PHASE I: The company will develop concepts for a flexible LED lighting system that meet the requirements described above. The company will demonstrate the feasibility of the concepts in meeting Marine Corps needs and will establish that the concepts can be developed into a useful product for the Marine Corps. Feasibility will be established by material testing and analytical modeling, as appropriate. Examples of the modeling and testing would include, but not be limited to, modeling of signal attenuation, structure and weight reduction, thermal resistance, and coupon testing. The small business will provide a Phase II development plan with performance goals, key technical milestones, manufacturing processes and capabilities, and that will address technical and manufacturing risk reduction. This Phase II plan will also include specifications for a prototype. 

PHASE II: Based on the results of Phase I and the Phase II development plan, the small business will develop a prototype evaluation. The prototype, along with the manufacturing processes, will be evaluated to determine capability in meeting the performance goals defined in the Phase II development plan and the Marine Corps requirements for the flexible LED lighting system. System performance, and cost effectiveness, will be demonstrated through prototype evaluation and modeling or analytical methods over the required range of parameters including numerous deployment cycles. Evaluation results will be used to refine the prototype and manufacturing methodology into an initial design that will meet Marine Corps requirements. The company will prepare a Phase III development plan to transition the technology to Marine Corps use.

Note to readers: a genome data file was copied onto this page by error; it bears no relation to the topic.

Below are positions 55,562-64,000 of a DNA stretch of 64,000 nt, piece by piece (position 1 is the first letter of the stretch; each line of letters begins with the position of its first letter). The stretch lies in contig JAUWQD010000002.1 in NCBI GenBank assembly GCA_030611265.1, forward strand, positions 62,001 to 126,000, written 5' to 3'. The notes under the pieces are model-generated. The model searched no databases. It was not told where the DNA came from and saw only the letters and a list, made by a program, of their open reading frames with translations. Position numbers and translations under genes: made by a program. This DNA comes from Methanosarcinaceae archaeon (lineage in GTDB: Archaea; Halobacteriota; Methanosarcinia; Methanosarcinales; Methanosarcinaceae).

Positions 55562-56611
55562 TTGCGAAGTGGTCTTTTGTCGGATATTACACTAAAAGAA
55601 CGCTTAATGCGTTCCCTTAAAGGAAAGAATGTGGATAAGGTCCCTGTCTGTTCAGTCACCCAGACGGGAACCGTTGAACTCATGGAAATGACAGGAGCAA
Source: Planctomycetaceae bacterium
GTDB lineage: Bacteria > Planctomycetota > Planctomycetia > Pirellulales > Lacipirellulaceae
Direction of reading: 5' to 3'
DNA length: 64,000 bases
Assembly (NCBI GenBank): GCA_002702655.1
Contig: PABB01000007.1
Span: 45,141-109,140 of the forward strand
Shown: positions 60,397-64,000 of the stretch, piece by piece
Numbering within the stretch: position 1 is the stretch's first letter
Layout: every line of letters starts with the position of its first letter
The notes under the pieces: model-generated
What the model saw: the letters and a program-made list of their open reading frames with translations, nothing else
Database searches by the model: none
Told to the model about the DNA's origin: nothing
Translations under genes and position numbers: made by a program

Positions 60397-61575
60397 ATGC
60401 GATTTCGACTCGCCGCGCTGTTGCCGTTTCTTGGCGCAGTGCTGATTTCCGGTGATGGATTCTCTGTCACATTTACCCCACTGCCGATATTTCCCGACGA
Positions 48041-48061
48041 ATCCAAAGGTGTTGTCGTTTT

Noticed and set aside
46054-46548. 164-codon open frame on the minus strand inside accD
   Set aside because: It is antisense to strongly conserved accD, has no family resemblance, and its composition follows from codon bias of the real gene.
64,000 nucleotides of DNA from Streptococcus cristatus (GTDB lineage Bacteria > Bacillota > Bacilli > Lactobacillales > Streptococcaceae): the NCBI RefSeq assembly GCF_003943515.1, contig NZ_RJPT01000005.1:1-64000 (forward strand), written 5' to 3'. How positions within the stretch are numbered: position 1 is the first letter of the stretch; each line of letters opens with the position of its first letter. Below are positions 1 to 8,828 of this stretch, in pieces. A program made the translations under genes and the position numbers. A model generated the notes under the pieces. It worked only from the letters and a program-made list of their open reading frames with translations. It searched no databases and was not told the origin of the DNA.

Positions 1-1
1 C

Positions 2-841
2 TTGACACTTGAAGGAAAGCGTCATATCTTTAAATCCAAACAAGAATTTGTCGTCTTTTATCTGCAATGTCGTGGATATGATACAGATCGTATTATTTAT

PHASE III: Upon successful completion of Phase II, the company will be expected to support the Marine Corps in transitioning the technology for Marine Corps use. The company will develop the flexible LED lighting system for evaluation to determine its effectiveness in an operationally relevant environment. The company will support the Marine Corps for test and validation to certify and qualify the system for Marine Corps use. Flexible LED lighting has direct application in home, commercial, industrial, and automotive lighting. The application of color LEDs can provide displays for marketing, point of sale, and advertising. Flexible LED lighting strips can be used for personal lighting devices (e.g., first responders, military, police, and recreational). 

REFERENCES: 

1: Department of Defense. MIL-PRF-44259E, Performance Specification, Light Set, Portable, Fluorescent. 29 June 2009.

2:  Department of Defense. MIL-STD-810G, Environmental Engineering Considerations and Laboratory Tests. 31 October 2008.

3:  Department of Defense. MIL-STD-1472G, Design Criteria Standard, Human Engineering. 11 January 2012.

4:  USON for Energy Efficient Light Emitting Diode (LED) Lighting. Quantico, VA. 29 November 2010.

5:  Underwriters Laboratories. UL 8752, Organic Light Emitting Diode (OLED) Panels. 13 June 2012.

6:  "Nth Light." Nth Degree Technologies Worldwide Inc. 31 July 2017. https://www.ndeg.com/

7:  "PiXey." Rohinni LLC. 31 July 2017. http://www.rohinni.com/

8:  "Flexible type, 400 x 50MM." LG Display. 2014. http://www.lgoledlight.com/portfolio_page/400x50mm/

KEYWORDS: LED; OLED; Micro LED; Printed LED; Flexible LED; Organic LED; Light Panels 

CONTACT(S): 

David Keeler 

(703) 432-5771 

david.keeler@usmc.mil 

Jason Miller 

(703) 784-0917